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Background I created some digital elevation models and subsequently made a 2 layer raster for each containing the calculated aspect and slope using raster::terrain. Now I want to calculate the area of each which satisfies these two criteria:

  • 135 < Aspect degrees < 215
  • Slope degrees > 2

Here is a link to a simple example of my dataset https://www.dropbox.com/sh/5mfp421lg9jwkkh/AACG-_pTh56ie6zYvf6RRmRHa?dl=0

What I tried I load both layers simultaneously as a stack. I first tried to do a simpler selection just to get a hang of the notation (being a beginner in R) on a sample dataset (I know its outside my own parameters set out above, but I just want to get it right first)

InvestigatedArea <- stack(paste0(getwd(),"/2150913_AspectSlope1.grd"))
result1 <- InvestigatedArea$slope[InvestigatedArea$slope[] ==  "2.336640"]
result2 <- InvestigatedArea$aspect[InvestigatedArea$aspect[] ==  "83.33418"]

Both these result in NULL answers, but I know my sample data has these values in them. Visible below in slots 81 in both instances.

> InvestigatedArea$slope[]
  [1]        NA        NA        NA        NA        NA        NA        NA        NA        NA        NA
 [11]        NA        NA        NA        NA        NA        NA        NA        NA 15.014699 27.780954
 [21] 28.800718 21.376579 14.421870  9.720741  9.799111 16.171215 22.605927 25.304127 23.419540 18.468254
 [31] 14.223759 11.670895  9.239475        NA        NA 24.906059 32.080647 27.778091 17.200335 11.943377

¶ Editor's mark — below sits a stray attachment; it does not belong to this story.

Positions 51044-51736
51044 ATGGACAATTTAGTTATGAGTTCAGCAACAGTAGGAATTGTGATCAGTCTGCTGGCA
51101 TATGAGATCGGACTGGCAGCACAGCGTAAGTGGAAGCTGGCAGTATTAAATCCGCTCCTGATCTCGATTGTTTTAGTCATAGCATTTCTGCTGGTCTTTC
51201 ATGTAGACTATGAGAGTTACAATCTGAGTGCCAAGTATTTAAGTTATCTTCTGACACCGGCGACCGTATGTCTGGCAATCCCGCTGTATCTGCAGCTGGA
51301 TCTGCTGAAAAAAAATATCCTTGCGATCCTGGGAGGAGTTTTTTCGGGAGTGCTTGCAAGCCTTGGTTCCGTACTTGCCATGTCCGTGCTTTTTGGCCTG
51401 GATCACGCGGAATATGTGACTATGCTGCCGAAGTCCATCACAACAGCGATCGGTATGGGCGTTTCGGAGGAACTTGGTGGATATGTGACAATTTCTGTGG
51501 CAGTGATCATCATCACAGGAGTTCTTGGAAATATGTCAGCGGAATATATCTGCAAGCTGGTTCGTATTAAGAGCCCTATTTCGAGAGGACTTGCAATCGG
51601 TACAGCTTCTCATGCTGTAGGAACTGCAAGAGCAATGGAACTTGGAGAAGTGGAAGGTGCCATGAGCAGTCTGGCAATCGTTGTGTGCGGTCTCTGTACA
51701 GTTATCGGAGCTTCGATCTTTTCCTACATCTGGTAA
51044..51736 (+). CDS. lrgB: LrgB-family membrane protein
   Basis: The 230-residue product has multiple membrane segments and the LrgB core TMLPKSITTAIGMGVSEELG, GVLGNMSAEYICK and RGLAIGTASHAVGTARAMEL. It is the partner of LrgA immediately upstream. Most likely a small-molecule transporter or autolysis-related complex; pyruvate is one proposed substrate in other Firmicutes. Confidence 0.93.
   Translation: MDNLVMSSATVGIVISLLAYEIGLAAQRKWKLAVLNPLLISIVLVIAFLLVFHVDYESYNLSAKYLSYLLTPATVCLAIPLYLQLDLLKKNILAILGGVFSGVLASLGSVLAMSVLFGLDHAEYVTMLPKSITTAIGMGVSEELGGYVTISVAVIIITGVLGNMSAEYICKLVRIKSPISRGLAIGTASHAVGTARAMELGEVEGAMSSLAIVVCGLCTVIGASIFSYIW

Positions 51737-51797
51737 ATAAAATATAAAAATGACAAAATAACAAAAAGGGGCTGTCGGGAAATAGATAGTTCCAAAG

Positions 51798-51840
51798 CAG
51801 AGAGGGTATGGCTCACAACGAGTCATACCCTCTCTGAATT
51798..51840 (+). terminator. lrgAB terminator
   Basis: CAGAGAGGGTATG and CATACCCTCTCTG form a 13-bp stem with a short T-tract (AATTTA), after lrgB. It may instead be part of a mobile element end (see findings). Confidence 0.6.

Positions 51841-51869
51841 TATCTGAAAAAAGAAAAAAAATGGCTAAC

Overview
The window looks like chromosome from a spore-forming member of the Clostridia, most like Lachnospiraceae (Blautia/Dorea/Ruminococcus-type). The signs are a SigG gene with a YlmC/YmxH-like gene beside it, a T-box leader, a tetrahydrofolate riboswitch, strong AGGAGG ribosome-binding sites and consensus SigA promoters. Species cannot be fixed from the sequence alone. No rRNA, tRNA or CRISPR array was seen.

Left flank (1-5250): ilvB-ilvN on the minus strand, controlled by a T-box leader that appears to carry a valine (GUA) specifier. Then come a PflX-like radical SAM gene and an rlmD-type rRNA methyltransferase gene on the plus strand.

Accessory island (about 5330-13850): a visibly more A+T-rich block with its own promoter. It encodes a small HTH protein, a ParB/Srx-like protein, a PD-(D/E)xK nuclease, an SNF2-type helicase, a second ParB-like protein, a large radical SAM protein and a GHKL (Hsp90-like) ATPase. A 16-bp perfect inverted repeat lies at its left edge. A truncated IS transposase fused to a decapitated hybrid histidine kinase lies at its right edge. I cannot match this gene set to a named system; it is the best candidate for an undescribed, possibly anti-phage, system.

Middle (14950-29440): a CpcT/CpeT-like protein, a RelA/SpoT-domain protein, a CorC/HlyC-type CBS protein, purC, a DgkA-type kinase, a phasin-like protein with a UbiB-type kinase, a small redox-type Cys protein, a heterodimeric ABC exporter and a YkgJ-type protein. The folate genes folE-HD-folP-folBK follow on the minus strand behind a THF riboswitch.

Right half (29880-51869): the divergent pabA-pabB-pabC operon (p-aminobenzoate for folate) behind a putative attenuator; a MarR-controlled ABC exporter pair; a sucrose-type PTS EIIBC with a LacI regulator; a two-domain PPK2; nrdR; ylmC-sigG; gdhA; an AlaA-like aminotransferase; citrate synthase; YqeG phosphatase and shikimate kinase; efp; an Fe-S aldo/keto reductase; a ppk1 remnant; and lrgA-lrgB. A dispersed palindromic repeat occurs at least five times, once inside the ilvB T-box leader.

[41] 12.618942 17.589796 24.648991 27.494242 26.727062 22.572401 15.775166 10.440066  8.643677  6.733919
 [51]        NA        NA 30.189089 30.811302 19.766258  8.661880  9.401229 16.495119 24.468115 28.694721
 [61] 25.355656 20.456161 14.836404  9.168124  5.176007  4.732281  4.400262        NA        NA 26.651682
 [71] 24.032007 12.866996  5.050277 10.976402 20.835245 29.398857 29.420214 19.465899 10.608719  4.032556
 [81]  2.336640  2.177207  2.326176  3.879496        NA        NA        NA        NA        NA        NA
 [91]        NA        NA        NA        NA        NA        NA        NA        NA        NA        NA
[101]        NA        NA

> InvestigatedArea$aspect[]
  [1]        NA        NA        NA        NA        NA        NA        NA        NA        NA        NA
 [11]        NA        NA        NA        NA        NA        NA        NA        NA 307.59409 300.68588
 [21] 298.03110 296.04544 290.26505 293.71802 315.41357 322.72733 321.72003 318.79593 318.05820 319.33633
 [31] 316.50836 313.69717 320.50980        NA        NA 298.20007 303.81354 310.67441 317.35971 305.58899
 [41] 300.54056 309.42044 316.02017 322.52969 325.32404 329.24329 337.43942 330.18988 310.18207 309.40103
 [51]        NA        NA 298.71249 295.38638 302.32114 321.94833 303.58517 296.89182 301.38943 307.88290
 [61] 318.19205 322.84161 329.89163 358.89279 357.97546 296.30090 277.03336        NA        NA 299.59601
 [71] 284.44580 273.19974 277.92230 291.86438 292.40649 294.21609 300.87869 316.21036 322.60995 311.60651
 [81]  83.33418  89.59325 248.77850 236.84702        NA        NA        NA        NA        NA        NA
 [91]        NA        NA        NA        NA        NA        NA        NA        NA        NA        NA
[101]        NA        NA